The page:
By Bruce Barbour.
Without the Queen as Head of State it is necessary to rethink all the relationships between the various offices and the Constitution and their functions.
The Hierarchy should be:-
The Constitution becomes central to the whole operations of Governance. It is pre-eminent as the expression of the will of the People which can only be changed by the People.
The powers of the Governor General (or President), the Prime Minister and the High Court would all be defined under the Constitution.
The Governor General should be seen as the Keeper of the Constitution. All powers of the Governor General should be codified under the Constitution. There would be no unwritten “reserve” powers. If the Convention wants the Governor General to be able to dismiss the Prime Minister (which I don't think it should) it needs to write it in to the Constitution. (The only reason that a Prime Minister could be dismissed by the Governor General is if the PM infringes against the Constitution and the constitutionality would need to be confirmed by the High Court, as the Interpreter of the Constitution.)
It is preferred that the power of the Senate to block supply is eliminated.
As stated the High Court is the Interpreter of the Constitution. Bills presented to the Governor General from Parliament could be referred by the Governor General to the High Court for their opinion on conformity to with the Constitution. If an adverse opinion is gained then the Bill would be sent back to Parliament for amendment.
I would like the Constitution to contain a “Bill of Rights and Responsibilities” and a statement on the values of the Australian people against which bills could be judged. This may prevent the Government putting up bills which would be against the Will of the People as expressed in the Constitution, unless it is willing to go directly to the people for a change in the Constitution.
The Governor General as the “Keeper of the Constitution” would also have powers to call together groups of people to consider beneficial Constitutional changes which could be put to the People, keeping the Constitution as a living document. This might get some of the politics out of Constitutional change.
Mode of Election
The mode of election of the Governor General that I prefer is 2/3 majority of a joint sitting of both houses of the Parliament (and similarly for dismissal). (This method of election should also be used for the appointment of members of the High Court as well. This will prevent stacking of the High Court with members favourable to one party or the other.)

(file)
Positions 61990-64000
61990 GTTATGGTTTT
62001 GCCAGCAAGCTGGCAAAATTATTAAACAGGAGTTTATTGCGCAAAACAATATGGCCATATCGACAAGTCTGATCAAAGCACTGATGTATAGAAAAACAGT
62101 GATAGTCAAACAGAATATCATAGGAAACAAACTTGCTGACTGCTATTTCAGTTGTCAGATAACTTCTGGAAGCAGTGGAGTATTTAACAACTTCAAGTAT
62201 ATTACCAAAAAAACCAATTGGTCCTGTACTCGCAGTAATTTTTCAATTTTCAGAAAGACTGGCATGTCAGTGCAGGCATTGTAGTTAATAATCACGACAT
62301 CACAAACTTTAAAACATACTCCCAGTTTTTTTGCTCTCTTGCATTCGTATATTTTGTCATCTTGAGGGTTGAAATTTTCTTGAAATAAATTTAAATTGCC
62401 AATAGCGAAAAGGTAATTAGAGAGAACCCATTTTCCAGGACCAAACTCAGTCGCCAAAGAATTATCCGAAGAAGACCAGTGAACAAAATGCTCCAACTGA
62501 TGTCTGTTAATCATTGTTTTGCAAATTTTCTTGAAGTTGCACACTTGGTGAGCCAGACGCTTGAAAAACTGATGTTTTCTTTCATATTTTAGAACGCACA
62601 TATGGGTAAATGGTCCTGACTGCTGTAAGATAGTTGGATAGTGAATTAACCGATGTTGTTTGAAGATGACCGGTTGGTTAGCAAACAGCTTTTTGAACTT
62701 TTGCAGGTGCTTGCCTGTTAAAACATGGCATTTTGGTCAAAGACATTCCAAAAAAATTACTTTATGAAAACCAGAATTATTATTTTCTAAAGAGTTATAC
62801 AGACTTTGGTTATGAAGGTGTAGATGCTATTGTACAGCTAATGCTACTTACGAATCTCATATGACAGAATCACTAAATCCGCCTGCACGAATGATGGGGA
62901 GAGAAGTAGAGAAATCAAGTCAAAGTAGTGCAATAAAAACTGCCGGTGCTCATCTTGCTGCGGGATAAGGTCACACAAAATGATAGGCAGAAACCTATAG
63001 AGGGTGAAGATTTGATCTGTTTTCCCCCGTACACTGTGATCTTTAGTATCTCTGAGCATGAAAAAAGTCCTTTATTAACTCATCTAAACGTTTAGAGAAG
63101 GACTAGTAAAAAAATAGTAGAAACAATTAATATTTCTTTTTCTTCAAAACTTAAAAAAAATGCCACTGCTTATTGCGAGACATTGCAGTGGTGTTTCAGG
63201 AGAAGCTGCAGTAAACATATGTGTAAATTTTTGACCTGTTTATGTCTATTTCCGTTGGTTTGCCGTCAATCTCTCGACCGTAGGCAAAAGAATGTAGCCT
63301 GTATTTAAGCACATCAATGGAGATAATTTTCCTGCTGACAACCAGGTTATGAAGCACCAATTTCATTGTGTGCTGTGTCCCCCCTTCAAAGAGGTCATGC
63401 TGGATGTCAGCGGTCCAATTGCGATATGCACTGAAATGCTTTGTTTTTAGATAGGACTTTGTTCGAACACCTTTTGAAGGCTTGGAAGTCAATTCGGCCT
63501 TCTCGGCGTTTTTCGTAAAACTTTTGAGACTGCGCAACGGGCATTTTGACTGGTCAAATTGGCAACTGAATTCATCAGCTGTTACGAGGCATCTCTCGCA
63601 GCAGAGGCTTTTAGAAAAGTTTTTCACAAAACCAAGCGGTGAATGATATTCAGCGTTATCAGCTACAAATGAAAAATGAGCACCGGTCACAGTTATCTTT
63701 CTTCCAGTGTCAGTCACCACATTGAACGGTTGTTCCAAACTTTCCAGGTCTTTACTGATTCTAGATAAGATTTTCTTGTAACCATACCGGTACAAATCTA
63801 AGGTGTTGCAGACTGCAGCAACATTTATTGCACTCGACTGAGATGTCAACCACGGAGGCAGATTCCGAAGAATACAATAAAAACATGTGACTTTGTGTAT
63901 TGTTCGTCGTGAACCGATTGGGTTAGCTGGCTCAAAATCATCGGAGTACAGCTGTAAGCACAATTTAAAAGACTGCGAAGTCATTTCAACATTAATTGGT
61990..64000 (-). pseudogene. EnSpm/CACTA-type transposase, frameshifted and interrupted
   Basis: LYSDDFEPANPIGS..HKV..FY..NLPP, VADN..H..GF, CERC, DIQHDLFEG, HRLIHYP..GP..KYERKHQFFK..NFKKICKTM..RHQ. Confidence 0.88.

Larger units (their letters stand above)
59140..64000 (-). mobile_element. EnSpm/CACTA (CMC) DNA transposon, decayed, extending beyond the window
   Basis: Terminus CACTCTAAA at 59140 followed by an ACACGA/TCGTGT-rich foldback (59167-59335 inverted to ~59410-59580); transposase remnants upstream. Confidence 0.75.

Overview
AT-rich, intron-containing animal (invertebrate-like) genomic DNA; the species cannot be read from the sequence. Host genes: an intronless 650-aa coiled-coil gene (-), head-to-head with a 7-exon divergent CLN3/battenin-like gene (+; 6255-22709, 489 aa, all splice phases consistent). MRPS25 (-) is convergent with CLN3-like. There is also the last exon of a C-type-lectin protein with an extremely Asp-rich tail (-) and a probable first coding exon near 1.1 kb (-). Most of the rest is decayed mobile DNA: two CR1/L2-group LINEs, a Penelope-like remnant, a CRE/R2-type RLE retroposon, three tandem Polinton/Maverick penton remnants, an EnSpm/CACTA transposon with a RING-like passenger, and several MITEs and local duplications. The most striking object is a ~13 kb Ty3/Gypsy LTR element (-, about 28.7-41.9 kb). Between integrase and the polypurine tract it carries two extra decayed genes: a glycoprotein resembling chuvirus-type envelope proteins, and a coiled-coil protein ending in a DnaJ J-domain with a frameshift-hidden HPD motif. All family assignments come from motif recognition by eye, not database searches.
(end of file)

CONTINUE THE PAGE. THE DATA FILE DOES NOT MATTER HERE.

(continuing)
Direct election is possible under this model however I think it would be expensive to the taxpayers for little gain, and would contain an element of risk. If a compromise is necessary I would suggest the direct election of a group of people who would then select the Governor General.
On another point there was a proposal that the President be elected by 67% of Parliament but can be dismissed by the Prime Minister or 51% lower house. This is fraught with potential disaster.
Take example, Prime Minister, with a minimal lower house majority, sacks the President. The PM then has to appoint a new President. The Opposition doesn’t agree with the original dismissal and refuses to agree to any other nomination than the original President, an option that cannot be agreed to by the Prime Minister. No 67% support, therefore no President. But we do have something:- CONSTITUTIONAL CRISIS!
To work effectively dismissal of the President by Prime Minister it must also be ratified by 67% of Parliament or original dismissal must be by 67% of Parliament.
I believe the majority of Australians want a Republic. However unless the Republican unite under a common model Australia will be continue to have a Monarchy. I also do not want a situation where people are forced to accept a model which is not optimum just to achieve the end of having an Australian as the Head of State.
There is a way to unite the Republicans. I suggest that the Australian Republican Movement model from the last Referendum (or a similar variant) is put to the People however with the proviso, written into the Referendum, that a second Referendum is held in a number of years time (say ten years time if possible) as to whether the President should be directly elected or appointed by Parliament.
This should satisfy the Direct Election Republicans, as I believe most of them will prefer an appointed President to the Monarchy, so long as they are given the chance of putting their model to the people in the future.
The argument for this proposal are:
1) Australia will become a Republic;
2) Direct Election proponents will get adequate time to formulate a number of direct election models in detail and the Australian people will get time to fully understand, debate and assess these proposed models;
3) By the time of the Second Referendum there will have been a number of terms of the President giving the Australian people the opportunity assess whether the Parliamentary appointment model is working as they expected; and
4) I expect that within 10 years the Parliamentary Appointment proponents will have had time to educate the people about the potential problems with the Direct Election Model. If not then let the will of the People prevail.
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